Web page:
Whole genome sequencing of babies
Which babies could have their genomes sequenced?
Seriously ill babies
When healthcare professionals have not been able to identify the cause of a baby’s ill health, whole genome or exome sequencing offers a way of searching simultaneously across large parts of the genetic code for genetic causes of disease.* The data can be filtered, with only the data that are likely to be relevant to the patient’s condition being analysed. This approach is being used in some hospitals in the UK, although it is not yet widely available across the NHS. This is likely to change after the completion of the Government’s 100,000 Genomes Project, which aims to create a genomics service ready for adoption across the NHS (see Box 1).
Box 1. The 100,000 Genomes Project
The UK’s 100,000 Genomes Project aims to sequence 100,000 genomes from adults and children who have rare diseases and cancer by the end of 2018. Some patients will receive a diagnosis through the project, but the project’s aims are to create a resource for research and to develop an infrastructure for genomic services in the NHS. To make this a reality, the Government’s Chief Medical Officer for England suggests we need to “embed national standards; streamline laboratories; and, in a secure environment, agree to use of data for our own benefit and others”.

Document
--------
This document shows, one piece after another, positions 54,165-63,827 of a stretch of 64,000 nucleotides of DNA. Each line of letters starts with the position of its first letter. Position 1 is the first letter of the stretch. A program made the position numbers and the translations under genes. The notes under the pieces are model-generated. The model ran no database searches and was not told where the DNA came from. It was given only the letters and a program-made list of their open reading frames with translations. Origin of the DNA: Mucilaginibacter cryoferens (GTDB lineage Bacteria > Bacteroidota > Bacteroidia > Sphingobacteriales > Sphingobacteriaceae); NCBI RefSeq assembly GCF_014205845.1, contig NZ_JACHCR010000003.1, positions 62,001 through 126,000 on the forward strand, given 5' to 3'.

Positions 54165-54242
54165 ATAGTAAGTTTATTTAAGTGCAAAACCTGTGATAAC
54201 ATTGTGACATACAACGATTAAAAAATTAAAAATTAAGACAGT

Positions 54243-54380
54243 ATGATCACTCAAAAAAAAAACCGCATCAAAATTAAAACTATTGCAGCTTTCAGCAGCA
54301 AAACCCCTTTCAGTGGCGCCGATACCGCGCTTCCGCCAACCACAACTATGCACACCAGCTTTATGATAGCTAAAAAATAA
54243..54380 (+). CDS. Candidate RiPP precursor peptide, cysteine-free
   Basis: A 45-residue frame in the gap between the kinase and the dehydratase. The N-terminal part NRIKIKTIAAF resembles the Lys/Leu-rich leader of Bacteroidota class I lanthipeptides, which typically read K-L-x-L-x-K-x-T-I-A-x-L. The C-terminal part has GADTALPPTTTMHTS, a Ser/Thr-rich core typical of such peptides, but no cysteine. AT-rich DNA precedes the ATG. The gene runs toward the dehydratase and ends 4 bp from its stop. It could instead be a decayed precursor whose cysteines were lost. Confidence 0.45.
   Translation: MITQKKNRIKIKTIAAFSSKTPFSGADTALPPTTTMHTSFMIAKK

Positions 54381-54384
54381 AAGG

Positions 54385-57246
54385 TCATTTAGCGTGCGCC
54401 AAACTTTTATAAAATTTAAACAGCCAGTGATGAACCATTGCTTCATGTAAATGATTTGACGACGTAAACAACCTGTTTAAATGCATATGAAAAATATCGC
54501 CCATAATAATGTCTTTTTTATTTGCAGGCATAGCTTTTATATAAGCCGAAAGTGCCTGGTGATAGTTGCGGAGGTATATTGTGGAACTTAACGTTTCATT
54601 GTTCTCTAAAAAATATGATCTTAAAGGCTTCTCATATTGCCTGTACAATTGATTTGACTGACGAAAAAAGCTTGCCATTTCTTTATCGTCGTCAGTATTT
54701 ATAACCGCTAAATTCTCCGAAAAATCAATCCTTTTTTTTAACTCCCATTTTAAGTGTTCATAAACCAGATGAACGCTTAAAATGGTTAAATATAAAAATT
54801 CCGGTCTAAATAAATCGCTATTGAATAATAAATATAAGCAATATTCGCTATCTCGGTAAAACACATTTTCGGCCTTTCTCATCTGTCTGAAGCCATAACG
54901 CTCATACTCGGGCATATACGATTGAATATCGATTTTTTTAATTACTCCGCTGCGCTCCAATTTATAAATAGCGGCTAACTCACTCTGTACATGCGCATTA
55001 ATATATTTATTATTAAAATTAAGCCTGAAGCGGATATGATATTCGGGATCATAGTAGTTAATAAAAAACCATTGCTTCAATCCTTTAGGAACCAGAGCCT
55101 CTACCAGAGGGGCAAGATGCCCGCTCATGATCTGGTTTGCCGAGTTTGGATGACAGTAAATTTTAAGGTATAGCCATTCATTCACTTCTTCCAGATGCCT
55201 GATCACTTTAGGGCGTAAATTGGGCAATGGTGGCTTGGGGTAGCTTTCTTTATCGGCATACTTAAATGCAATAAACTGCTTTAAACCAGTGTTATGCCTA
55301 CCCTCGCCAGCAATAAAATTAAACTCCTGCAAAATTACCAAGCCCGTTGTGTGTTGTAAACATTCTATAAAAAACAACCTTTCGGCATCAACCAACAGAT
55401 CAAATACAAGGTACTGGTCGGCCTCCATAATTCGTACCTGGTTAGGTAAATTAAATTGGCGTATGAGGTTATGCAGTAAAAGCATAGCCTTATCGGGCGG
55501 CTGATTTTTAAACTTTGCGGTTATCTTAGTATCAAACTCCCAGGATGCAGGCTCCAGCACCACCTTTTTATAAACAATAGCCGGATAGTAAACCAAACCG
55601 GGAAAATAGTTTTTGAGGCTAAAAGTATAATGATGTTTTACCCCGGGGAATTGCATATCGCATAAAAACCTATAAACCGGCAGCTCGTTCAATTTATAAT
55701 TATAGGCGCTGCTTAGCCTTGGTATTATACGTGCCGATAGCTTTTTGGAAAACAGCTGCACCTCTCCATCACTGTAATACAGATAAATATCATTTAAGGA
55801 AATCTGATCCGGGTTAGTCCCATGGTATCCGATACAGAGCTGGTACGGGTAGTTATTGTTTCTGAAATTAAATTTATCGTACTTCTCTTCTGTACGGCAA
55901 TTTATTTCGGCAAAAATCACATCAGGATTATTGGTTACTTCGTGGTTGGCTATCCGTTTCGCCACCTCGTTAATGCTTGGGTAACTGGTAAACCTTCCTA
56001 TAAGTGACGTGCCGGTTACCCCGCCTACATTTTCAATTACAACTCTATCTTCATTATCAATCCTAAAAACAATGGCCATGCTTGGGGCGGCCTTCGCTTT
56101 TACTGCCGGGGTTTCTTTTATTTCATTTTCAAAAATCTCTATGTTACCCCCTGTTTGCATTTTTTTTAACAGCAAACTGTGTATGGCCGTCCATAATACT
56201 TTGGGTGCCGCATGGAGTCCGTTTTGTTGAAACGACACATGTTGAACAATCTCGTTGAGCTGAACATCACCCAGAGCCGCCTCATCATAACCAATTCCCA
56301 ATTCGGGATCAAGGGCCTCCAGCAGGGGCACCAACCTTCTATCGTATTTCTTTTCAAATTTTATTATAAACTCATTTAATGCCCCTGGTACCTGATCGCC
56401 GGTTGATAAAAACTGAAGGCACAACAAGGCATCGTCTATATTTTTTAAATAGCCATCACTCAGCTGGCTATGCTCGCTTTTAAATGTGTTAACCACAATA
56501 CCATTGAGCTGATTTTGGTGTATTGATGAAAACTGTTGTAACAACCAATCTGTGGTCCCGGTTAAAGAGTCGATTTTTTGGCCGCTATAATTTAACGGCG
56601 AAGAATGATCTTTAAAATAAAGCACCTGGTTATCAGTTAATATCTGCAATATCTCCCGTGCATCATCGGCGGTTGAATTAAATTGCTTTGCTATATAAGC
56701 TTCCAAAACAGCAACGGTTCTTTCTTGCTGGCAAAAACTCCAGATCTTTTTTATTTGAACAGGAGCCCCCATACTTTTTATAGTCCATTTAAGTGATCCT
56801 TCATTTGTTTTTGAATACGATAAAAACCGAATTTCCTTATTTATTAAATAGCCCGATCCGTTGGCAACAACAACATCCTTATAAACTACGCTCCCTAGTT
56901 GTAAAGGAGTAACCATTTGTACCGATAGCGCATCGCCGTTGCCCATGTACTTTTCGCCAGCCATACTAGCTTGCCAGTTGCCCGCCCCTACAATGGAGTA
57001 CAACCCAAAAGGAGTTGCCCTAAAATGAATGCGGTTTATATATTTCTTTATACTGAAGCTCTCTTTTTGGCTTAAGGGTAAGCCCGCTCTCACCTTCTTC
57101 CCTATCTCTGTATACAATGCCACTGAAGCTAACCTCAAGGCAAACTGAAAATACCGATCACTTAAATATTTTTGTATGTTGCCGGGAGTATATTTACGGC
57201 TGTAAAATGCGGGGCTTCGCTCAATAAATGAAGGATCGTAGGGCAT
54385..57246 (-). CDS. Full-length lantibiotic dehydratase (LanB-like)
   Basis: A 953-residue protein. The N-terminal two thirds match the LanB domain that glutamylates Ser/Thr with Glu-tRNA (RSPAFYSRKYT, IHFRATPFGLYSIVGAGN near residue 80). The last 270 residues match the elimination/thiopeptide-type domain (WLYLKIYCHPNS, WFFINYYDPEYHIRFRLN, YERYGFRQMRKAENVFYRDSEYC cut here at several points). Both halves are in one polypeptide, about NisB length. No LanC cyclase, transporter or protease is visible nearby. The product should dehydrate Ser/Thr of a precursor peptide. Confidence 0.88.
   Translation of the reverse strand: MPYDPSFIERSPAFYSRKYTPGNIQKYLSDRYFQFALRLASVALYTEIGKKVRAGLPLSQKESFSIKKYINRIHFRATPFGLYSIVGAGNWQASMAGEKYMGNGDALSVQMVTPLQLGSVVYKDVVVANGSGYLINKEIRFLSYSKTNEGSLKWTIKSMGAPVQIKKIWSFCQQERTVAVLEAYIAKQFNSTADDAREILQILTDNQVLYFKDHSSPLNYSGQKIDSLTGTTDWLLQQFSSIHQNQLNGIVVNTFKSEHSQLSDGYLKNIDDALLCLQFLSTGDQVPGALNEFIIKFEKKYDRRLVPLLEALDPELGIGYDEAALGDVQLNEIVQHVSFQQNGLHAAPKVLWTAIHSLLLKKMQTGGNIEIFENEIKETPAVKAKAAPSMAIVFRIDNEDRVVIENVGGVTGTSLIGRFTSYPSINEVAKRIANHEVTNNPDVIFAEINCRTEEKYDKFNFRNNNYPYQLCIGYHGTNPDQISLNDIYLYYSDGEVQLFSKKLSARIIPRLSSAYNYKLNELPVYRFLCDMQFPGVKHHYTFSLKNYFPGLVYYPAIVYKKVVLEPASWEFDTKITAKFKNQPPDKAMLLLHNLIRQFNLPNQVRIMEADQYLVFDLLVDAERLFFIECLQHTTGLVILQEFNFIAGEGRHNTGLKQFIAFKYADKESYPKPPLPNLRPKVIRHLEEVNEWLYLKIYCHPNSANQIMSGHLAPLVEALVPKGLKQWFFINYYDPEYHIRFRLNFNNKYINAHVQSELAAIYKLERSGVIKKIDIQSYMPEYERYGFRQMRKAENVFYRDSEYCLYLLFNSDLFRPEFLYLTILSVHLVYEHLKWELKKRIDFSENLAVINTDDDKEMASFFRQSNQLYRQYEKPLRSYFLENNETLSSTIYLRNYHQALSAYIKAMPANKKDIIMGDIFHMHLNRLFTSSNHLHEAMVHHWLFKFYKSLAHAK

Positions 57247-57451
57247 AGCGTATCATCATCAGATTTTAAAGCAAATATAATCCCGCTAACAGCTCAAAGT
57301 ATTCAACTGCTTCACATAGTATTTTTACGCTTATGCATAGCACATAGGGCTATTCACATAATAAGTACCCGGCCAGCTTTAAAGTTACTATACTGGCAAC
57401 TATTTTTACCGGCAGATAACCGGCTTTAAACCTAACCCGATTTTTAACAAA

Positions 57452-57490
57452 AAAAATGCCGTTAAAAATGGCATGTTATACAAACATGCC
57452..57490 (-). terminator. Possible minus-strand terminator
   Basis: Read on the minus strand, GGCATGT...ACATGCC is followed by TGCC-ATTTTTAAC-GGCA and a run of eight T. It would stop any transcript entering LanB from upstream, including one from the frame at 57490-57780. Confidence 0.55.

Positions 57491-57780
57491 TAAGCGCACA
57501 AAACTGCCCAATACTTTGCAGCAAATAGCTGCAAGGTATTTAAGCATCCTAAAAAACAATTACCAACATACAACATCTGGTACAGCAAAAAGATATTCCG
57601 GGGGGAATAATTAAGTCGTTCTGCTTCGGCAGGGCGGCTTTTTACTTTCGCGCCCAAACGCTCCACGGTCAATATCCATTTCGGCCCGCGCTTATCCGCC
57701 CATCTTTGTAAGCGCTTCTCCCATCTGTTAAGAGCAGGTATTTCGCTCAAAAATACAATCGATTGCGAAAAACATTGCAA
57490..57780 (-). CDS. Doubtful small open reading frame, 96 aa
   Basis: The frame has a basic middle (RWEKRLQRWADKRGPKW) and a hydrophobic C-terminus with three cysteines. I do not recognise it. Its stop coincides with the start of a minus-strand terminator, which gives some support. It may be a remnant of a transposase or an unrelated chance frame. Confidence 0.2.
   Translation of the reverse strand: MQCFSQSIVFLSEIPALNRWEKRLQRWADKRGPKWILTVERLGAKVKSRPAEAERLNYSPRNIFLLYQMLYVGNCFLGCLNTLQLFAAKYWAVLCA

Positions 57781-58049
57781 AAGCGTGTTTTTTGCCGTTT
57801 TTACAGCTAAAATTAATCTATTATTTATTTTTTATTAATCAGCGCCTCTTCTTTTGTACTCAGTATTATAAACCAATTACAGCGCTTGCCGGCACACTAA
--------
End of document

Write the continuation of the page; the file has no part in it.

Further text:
Babies whose parents access commercial testing services
Parents of babies in the UK and elsewhere might be able to access whole genome and exome sequencing through commercial providers in the future. Whole genome sequencing is already available to adults through several US-based companies. For a fee of £700–£1,800, the companies claim to be able to provide information about the person’s predisposition to disease, medicines they might be sensitive to, and whether they carry any disease-causing genes that could be passed onto their children. Several companies (see: Baby Genes, My Baby Genome, and www.veritashealthystart.com/myNewborn) offer, or are planning to offer, newborn screening tests that search for large numbers of genetic conditions.
In the NHS, the newborn blood spot screening test is offered to parents of all newborn babies. The test looks for nine medical conditions, including cystic fibrosis and sickle cell disease. Some suggest that the programme should be expanded to include more childhood conditions, and that using whole genome or exome sequencing could become a cost effective way to achieve this.
* The usefulness and implications of whole genome sequencing of newborns is being explored in a US$25 million study funded by the National Institutes of Health in the US. The Newborn Sequencing in Genomic Medicine and Public Health (NSIGHT) study involves four hospitals and is running for five years from 2013.